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I hope this question is not too vague. I'm trying to take info from an audio buffer in this Xcode project and use it to do some DSP.

framebuffer points to an array of values that I would like to pass to a function, loop through and finally plug into the original buffer. The method would act like a sound filter or effect.

Maybe to keep my question as clear as possible, could we get an example of a sub-routine that would add 0.25 to each sample in the buffer?

Here's the code so far:

static OSStatus playbackCallback(void *inRefCon, 
                                 AudioUnitRenderActionFlags *ioActionFlags, 
                             const AudioTimeStamp *inTimeStamp, 
                             UInt32 inBusNumber, 
                             UInt32 inNumberFrames, 
                             AudioBufferList *ioData) {   

EAGLView *remoteIOplayer = (EAGLView *)inRefCon;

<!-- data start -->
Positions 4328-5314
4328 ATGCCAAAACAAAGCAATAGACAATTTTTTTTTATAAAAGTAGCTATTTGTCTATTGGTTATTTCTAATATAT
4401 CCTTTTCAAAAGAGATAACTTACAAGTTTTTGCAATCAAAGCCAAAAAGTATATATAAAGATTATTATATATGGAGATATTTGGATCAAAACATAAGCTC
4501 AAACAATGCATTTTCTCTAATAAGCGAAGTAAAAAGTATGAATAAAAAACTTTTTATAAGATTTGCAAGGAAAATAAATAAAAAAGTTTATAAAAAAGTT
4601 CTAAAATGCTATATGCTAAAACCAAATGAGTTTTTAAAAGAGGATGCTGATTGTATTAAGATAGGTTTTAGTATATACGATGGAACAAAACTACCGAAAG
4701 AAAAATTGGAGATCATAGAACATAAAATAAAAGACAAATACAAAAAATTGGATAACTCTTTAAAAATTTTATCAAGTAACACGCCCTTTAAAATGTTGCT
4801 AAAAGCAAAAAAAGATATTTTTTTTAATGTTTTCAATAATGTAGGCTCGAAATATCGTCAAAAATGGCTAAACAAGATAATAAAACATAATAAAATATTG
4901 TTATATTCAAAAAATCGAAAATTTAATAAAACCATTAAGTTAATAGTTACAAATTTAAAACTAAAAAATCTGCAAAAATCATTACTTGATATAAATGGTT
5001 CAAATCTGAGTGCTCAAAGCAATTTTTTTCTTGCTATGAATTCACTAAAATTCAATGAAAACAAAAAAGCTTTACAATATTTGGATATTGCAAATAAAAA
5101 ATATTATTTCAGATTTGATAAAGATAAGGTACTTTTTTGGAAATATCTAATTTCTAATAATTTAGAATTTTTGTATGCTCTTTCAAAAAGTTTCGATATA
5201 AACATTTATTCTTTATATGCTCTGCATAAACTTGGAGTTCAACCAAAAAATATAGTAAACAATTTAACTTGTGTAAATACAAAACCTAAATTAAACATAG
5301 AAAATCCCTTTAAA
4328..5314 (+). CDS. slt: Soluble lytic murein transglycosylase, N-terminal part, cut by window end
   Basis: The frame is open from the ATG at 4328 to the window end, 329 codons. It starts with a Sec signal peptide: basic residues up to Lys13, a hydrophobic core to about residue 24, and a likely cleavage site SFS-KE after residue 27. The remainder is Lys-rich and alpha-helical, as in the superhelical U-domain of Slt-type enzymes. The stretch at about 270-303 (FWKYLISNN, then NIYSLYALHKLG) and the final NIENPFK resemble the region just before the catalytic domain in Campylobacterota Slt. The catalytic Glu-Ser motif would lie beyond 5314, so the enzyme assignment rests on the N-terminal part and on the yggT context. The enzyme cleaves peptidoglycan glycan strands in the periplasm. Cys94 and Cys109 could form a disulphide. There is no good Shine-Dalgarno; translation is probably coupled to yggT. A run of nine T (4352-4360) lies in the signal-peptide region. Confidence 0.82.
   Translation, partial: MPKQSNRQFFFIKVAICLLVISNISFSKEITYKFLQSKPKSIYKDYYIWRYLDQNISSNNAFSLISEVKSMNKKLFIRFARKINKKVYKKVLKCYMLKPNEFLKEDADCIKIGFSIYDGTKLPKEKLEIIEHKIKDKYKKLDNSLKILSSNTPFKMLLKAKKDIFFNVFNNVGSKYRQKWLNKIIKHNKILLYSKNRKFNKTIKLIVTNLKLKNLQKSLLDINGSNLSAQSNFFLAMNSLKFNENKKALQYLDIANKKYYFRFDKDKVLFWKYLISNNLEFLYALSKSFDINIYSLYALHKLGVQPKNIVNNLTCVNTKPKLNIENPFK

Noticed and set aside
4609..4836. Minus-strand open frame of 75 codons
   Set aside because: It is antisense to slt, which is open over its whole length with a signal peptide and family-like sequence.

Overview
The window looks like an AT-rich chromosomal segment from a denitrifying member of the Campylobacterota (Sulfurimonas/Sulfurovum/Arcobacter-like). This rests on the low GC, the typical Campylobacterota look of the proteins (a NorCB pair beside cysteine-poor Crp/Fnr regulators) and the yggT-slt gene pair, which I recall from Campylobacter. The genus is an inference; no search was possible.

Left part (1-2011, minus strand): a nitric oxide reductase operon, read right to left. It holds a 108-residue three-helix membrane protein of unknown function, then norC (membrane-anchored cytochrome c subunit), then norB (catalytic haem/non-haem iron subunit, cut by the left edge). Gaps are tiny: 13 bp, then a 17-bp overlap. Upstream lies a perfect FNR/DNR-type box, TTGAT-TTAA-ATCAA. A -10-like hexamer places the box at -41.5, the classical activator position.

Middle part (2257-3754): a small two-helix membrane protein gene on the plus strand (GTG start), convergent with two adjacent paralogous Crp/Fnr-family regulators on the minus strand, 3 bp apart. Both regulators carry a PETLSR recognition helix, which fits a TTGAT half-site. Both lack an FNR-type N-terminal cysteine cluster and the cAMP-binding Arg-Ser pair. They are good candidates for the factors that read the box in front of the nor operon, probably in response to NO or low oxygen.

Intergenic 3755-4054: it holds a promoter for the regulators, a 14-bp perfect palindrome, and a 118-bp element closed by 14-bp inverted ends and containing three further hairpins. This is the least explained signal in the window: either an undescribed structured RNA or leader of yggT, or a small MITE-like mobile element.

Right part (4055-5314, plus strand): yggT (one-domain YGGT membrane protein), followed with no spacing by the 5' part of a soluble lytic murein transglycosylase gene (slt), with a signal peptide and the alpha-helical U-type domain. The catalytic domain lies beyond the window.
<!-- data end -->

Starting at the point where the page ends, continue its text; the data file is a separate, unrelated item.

for (int i = 0 ; i < ioData->mNumberBuffers; i++){
    //get the buffer to be filled

    AudioBuffer buffer = ioData->mBuffers[i];
    short *frameBuffer = (short*)buffer.mData;

        for (int j = 0; j < inNumberFrames; j++){
            // get NextPacket returns a 32 bit value, one frame.
                frameBuffer[j] = [[remoteIOplayer inMemoryAudioFile] getNextPacket];    

        EAGLView* thisView = [[EAGLView alloc] init];

        [thisView DoStuffWithTheRecordedAudio:ioData];
        [thisView release];

return noErr;
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That looks like Objective-C, not C++ ? – Paul R Dec 9 '10 at 15:25
Yes, there is a bit of Objective-C in there, but the audio stuff is C++. – Eric Brotto Dec 9 '10 at 16:02

1 Answer 1

up vote 2 down vote accepted

Trying to do UI or Open GL stuff inside an audio callback is a bad idea on iOS devices. You need to decouple the callback and UI execution using queues or fifos, and the like.

Trying to do Objective C messaging inside the inner loop of real-time audio may also a very bad idea in term of device performance. Sticking to plain C/C++ works far better in performance critical inner loops.

Also, adding a constant to audio data will likely just result in an inaudible DC offset.

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